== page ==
NOWHERE TO HIDE FROM COMPETITION AUTHORITIES
Certain legislation authorises companies to engage in certain conduct. However, not even authorisation of a particular conduct by regulation places a firm beyond the competition authorities’ reach. If such conduct is potentially anti-competitive, the competition authorities have the power to scrutinise it. in that it results in purchasers paying different prices for the same product. Yet the charging of tariffs is arguably in accordance with enabling legislation.
Consider, for example, the case of a firm empowered by a particular piece of legislation to charge tariffs to its customers in relation to a certain product. The manner in which it does so arguably falls foul of the price discrimination provision in the Competition Act.
In such a case, would the competition authorities have power to scrutinise the impact of the tariffs on competition in the relevant market in terms of the Competition Act or would any concern arising from the tariffs (including their impact on competition) fall within the exclusive jurisdiction of the relevant industry regulator by virtue of there being a piece of legislation that arguably authorised the setting of the tariffs?
If the competition authorities have jurisdiction, to what extent will their assessment of the tariffs in question be affected by legislation governing the manner in which tariffs are set?
In days gone by, activities subject to or authorised by public regulation were excluded from the application of the Competition Act, despite aspects of their anti-competitive nature not having been regulated by other regulatory authorities.
An amendment to the effect that the Competition Act applies to all economic activity within or having an effect within South Africa extended the operation of the Competition Act to those authorised by or subject to public regulation.
Public regulators no longer have exclusive jurisdiction in competition matters. Where another regulator has jurisdiction over any activity covered by the Competition Act, such a regulator’s jurisdiction is concurrent with that of the competition authorities. it was held that the only way to exclude or limit the competition authorities’ jurisdiction is by legislation. In other words, their jurisdiction may be excluded entirely from a particular industry by legislation.
In the Telkom case it was held that the only way to exclude or limit the competition authorities’ jurisdiction is by legislation. In other words, their jurisdiction may be excluded entirely from a particular industry by legislation.
However, where operation of the Competition Act has been expressly retained, or is not excluded by legislation in terms of which a particular industry is regulated, any authorisation by such legislation of particular conduct will not exclude the jurisdiction of the competition authorities.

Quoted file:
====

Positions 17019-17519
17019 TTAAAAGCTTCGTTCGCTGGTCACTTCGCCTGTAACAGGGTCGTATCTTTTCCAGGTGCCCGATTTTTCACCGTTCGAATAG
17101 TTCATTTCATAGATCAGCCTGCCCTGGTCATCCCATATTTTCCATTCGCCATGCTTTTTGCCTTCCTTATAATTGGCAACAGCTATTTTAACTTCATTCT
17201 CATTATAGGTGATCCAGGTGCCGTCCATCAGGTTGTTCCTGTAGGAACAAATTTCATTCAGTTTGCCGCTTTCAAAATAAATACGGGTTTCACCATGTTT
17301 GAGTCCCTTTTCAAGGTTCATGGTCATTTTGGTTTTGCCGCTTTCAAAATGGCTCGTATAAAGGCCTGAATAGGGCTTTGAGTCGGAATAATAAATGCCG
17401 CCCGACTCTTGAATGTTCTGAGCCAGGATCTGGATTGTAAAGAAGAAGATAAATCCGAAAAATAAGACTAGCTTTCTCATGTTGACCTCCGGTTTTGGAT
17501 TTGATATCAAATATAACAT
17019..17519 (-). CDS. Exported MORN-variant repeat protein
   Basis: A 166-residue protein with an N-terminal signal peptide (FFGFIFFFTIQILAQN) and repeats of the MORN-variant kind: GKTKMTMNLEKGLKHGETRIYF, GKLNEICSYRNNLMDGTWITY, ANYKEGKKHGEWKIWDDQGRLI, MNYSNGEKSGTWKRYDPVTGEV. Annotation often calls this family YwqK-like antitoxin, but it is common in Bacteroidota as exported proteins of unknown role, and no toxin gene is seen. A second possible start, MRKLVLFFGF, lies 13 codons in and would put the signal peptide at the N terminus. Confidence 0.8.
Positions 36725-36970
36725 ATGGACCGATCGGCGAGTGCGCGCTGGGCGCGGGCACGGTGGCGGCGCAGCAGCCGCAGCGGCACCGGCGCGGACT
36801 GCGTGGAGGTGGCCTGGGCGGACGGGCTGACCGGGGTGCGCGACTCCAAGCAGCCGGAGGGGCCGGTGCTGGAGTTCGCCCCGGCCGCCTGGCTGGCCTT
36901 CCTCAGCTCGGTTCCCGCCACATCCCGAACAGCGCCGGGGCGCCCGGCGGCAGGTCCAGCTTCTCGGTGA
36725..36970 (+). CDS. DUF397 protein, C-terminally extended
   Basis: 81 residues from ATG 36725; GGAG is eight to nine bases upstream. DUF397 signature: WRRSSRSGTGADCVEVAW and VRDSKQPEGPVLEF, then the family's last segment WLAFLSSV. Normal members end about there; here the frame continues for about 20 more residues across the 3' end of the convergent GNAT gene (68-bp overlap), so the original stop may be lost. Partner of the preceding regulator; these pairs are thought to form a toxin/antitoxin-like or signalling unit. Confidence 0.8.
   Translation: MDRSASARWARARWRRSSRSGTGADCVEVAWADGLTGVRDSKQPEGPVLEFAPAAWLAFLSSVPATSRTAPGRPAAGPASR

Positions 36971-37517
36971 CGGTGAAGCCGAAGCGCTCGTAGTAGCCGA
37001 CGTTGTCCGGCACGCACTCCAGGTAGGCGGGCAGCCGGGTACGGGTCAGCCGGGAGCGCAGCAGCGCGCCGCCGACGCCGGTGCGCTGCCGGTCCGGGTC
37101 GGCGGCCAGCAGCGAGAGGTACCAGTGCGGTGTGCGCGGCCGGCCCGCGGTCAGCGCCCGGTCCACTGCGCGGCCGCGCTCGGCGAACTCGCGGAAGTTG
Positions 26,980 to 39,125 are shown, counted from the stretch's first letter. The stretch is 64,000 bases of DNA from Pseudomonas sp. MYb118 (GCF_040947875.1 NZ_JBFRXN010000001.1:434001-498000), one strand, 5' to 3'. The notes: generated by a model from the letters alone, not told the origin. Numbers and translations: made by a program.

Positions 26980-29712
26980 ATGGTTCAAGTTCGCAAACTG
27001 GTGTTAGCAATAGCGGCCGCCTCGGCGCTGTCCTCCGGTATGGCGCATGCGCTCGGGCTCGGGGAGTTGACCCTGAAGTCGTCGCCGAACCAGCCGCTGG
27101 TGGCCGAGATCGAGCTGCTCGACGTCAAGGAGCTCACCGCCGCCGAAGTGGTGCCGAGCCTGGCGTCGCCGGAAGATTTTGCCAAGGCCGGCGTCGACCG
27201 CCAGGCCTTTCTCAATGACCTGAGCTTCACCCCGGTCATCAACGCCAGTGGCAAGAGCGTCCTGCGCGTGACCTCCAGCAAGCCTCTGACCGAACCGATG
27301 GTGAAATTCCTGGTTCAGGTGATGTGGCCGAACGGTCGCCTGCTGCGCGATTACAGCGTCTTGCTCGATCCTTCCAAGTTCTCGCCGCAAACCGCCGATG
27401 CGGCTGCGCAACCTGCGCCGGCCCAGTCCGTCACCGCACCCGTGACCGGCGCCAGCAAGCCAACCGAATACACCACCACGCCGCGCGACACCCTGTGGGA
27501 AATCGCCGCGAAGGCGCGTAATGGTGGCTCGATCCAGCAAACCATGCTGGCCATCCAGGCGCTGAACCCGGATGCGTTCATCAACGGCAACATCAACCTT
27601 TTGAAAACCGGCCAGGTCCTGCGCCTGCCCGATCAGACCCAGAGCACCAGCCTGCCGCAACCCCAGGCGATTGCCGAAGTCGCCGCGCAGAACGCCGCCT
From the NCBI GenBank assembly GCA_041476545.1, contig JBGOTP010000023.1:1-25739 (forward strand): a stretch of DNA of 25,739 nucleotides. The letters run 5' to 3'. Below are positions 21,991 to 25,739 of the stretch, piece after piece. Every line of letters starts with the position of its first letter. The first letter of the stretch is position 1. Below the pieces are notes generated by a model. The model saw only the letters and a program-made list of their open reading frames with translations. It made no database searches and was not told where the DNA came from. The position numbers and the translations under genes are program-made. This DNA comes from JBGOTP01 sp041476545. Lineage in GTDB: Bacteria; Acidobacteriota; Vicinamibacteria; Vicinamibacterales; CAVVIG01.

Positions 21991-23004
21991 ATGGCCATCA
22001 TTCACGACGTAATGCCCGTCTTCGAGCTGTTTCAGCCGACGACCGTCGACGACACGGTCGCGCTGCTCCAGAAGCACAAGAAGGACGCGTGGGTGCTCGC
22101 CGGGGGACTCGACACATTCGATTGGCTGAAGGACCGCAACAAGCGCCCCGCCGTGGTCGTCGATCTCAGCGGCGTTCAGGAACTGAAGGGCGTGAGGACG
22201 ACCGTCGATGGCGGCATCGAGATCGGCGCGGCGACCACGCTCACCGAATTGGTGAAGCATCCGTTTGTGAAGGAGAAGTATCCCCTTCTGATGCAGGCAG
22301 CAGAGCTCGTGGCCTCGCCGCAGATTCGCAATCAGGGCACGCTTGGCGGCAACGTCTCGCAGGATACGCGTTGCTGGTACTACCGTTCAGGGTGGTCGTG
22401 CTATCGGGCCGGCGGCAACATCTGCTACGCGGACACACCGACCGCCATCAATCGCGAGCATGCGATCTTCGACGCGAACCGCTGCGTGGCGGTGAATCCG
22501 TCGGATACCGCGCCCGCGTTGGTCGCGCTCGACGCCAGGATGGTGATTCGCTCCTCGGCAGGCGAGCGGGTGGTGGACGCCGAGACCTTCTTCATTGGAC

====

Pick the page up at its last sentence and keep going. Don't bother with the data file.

An example is the Telecommunications Act, which, prior to the enactment of the Electronics Communications Act, regulated Telkom’s activities. The SCA rejected an argument by Telkom that “conduct in question was authorised by the Telecommunications Act and its licence and that, consequently, the legislature could not have intended the [C]ompetition [A]uthorities to have the power or competence to adjudicate on conduct that is authorised by the Telecommunications Act, by regulations made under it or by Telkom’s licence or that might have been authorised by ICASA under its empowering provisions”.
The SCA concluded that the authorising legislation and other provisions relied on by Telkom “did not oust the jurisdiction of the [C]ompetition [A]uthorities but could well give rise to defences to complaints” lodged before the competition authorities.
Accordingly, firms currently engaging in activities which are authorised by a particular piece of legislation or by public regulation can be investigated by the competition authorities.
However, once brought before the competition authorities, the firms may argue that their conduct was authorised by legislation and was therefore lawful. Whether or not such an argument will succeed hinges on the competition authorities’ interpretation of the authorising provisions – specifically, whether or not the conduct in question falls within the ambit of what is authorised by the relevant legislation. Presumably if the conduct was indeed authorised, the competition authorities will not declare it a prohibited conduct in terms of the Competition Act. But if said conduct was not in fact authorised or exceeded the bounds of what was indeed authorised, the competition authorities may then prohibit it.
In short, the Telkom case has confirmed what the much anticipated Competition Amendment Act seeks to reaffirm: the competition authorities have primary authority over all competition matters. Only in exceptional circumstances will their jurisdictional authority be subjugated in favour of an industry regulator.
Gomolemo Kekesi is a senior associate at Bowman Gilfillan.